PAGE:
“I think the PA has always had good communication. I think it’s a unique situation. We have 750 guys that you represent, and that’s tough. But I think Don’s (Fehr) done a great job and has made everyone feel part of it and feel like this is THEIR union and THEIR voice and he’s there to mediate and to give suggestions, at the end of the day it’s US. As players it’s our future, our livelihood and he works for us.” This is a far cry from the Bob Goodenow administration.
Rick DiPietro is known for a lot of things, but the one that crops up most in hockey articles isn’t his achievements as an American born hockey player, it’s the 15-year contract he signed: the first of it’s kind in the NHL. With the negotiations currently going on between the NHL and the NHLPA, I had to ask about his thoughts on long term contracts as they are being put on the table for discussion.
“Mine’s a GOOD long term contract.” He said adamantly. And he’s right. Kovalchuk’s 17-year deal takes him to 43-years-old and is all front loaded. So what does the man who will never escape the connection think?
“I think that’s the natural progression in a salary cap system. That was the only logically way to go. You sign a young player or a franchise player to make him want to stay as a part of the organization and to make a dual commitment, long term deals were the necessary evil.” I didn’t really expect him to discuss his own deal, but he did.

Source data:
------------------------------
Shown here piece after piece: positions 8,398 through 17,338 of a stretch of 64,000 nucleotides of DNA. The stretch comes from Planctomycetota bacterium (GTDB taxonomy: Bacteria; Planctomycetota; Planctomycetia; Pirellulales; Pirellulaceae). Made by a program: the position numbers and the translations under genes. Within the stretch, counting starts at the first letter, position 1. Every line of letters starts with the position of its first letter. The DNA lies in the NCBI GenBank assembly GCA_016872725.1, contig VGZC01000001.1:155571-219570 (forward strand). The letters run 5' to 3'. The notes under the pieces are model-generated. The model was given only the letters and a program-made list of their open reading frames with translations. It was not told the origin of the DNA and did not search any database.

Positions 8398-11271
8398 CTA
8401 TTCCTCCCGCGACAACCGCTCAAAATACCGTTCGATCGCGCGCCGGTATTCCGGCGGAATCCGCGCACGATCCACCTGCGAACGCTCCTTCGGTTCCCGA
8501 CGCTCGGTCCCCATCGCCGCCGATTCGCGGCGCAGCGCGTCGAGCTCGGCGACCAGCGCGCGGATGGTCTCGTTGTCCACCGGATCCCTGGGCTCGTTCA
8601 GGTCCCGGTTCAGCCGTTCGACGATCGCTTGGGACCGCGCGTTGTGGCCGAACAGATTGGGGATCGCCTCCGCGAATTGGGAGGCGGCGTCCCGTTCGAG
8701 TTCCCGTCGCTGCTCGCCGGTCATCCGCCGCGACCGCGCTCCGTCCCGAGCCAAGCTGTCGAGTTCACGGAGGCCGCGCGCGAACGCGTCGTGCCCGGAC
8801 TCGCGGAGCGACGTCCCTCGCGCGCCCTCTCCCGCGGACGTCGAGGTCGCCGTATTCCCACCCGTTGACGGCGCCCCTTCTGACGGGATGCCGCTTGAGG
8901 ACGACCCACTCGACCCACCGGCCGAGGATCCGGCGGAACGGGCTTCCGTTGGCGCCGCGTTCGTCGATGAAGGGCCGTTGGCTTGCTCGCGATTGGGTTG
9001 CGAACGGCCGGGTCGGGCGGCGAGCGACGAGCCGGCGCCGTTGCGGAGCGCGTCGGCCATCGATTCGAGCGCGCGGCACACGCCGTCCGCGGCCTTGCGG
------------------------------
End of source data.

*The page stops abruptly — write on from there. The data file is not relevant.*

“My deal was probably the first deal, but it’s straight through. Average salary, it’s not front loaded, it’s not back loaded, there’s no incentives. It is what it is and that’s it. When we were negotiating the contract I said ‘Listen, I don’t want to play in the NHL for another team. This is the team.’ I love where I am.”
He means it. As soon as he signed on the dotted line, he bought a house here. He didn’t want to have to do it again. He wanted to stay with the team that had the faith in him to draft him first overall.
“When you look at it, yeah a 15-year contract, it’s like a marriage. Through the years there are going to be ups and down. But I’ve made a commitment -- we WILL win a Stanley Cup here, on Long Island while I’m part of the team. I believe that 100%. I dream about it every day. I’m telling you, it’s going to happen and I feel confident about it.”